Even back in the 1990s, scientists were comparing materials processing with nanosecond, picosecond and femtosesecond pulses. The result was surprising:...

Im Focus: Shape matters when light meets atom

Mapping the interaction of a single atom with a single photon may inform design of quantum devices

Have you ever wondered how you see the world? Vision is about photons of light, which are packets of energy, interacting with the atoms or molecules in what...

Im Focus: Novel silicon etching technique crafts 3-D gradient refractive index micro-optics

A multi-institutional research collaboration has created a novel approach for fabricating three-dimensional micro-optics through the shape-defined formation of porous silicon (PSi), with broad impacts in integrated optoelectronics, imaging, and photovoltaics.

Working with colleagues at Stanford and The Dow Chemical Company, researchers at the University of Illinois at Urbana-Champaign fabricated 3-D birefringent...

Im Focus: Quantum Particles Form Droplets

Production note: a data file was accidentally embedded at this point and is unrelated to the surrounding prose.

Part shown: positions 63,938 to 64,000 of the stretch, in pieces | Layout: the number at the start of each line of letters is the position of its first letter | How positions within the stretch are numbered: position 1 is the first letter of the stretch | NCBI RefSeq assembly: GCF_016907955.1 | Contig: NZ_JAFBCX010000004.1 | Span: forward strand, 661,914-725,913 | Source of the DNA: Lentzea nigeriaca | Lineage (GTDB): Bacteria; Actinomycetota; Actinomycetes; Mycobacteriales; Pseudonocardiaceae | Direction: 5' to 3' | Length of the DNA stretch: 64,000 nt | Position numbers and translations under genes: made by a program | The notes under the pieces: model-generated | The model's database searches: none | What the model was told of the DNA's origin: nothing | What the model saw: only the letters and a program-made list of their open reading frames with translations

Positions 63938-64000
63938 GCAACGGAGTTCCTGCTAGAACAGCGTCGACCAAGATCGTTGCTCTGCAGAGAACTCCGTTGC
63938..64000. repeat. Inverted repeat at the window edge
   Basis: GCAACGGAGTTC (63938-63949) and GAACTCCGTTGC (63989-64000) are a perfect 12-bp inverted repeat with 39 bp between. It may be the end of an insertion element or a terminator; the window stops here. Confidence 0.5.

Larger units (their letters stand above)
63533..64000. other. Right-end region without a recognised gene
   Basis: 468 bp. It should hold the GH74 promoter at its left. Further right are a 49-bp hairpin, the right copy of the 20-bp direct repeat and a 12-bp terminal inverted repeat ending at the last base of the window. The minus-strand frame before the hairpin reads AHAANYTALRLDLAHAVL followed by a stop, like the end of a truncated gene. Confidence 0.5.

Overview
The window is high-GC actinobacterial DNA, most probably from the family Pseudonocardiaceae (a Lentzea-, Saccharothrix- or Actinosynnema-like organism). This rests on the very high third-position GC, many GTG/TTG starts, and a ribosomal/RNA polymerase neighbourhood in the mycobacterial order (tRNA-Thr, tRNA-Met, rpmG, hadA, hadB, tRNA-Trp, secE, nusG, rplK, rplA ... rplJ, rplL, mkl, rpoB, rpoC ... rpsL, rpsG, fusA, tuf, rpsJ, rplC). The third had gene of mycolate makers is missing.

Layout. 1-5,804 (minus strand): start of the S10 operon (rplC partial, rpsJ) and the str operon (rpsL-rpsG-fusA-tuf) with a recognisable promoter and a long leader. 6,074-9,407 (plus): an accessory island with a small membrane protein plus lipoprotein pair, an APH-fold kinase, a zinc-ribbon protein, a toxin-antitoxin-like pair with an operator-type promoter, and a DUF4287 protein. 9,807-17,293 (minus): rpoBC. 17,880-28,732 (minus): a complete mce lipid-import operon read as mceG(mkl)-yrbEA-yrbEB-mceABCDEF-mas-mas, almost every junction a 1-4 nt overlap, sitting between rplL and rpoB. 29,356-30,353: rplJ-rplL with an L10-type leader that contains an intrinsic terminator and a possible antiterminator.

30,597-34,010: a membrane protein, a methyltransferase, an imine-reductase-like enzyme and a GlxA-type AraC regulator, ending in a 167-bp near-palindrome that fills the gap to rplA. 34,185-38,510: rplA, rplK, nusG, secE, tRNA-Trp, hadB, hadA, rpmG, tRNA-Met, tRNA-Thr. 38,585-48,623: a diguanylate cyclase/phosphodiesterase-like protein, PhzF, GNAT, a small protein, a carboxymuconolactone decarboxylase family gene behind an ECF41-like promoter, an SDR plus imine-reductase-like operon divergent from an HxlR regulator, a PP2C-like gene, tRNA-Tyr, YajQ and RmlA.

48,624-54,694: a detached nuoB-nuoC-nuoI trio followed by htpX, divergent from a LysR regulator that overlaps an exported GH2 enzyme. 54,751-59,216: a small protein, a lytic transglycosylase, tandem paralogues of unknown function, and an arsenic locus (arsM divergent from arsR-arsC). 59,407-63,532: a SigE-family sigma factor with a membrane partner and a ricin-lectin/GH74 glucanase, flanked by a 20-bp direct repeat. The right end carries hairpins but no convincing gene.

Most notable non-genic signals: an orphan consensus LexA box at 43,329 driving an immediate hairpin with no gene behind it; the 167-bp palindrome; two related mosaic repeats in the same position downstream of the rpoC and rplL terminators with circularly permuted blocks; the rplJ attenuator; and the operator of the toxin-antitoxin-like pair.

In experiments with magnetic atoms conducted at extremely low temperatures, scientists have demonstrated a unique phase of matter: The atoms form a new type of quantum liquid or quantum droplet state. These so called quantum droplets may preserve their form in absence of external confinement because of quantum effects. The joint team of experimental physicists from Innsbruck and theoretical physicists from Hannover report on their findings in the journal Physical Review X.

“Our Quantum droplets are in the gas phase but they still drop like a rock,” explains experimental physicist Francesca Ferlaino when talking about the...

All Focus news of the innovation-report >>>

Anzeige

Anzeige

Event News

ICTM Conference 2017: Production technology for turbomachine manufacturing of the future

16.11.2016 | Event News

Innovation Day Laser Technology – Laser Additive Manufacturing

01.11.2016 | Event News

#IC2S2: When Social Science meets Computer Science - GESIS will host the IC2S2 conference 2017

14.10.2016 | Event News

 
Latest News

Researchers identify potentially druggable mutant p53 proteins that promote cancer growth

09.12.2016 | Life Sciences

Scientists produce a new roadmap for guiding development & conservation in the Amazon

09.12.2016 | Ecology, The Environment and Conservation

Satellites, airport visibility readings shed light on troops' exposure to air pollution

09.12.2016 | Health and Medicine

VideoLinks
B2B-VideoLinks
More VideoLinks >>>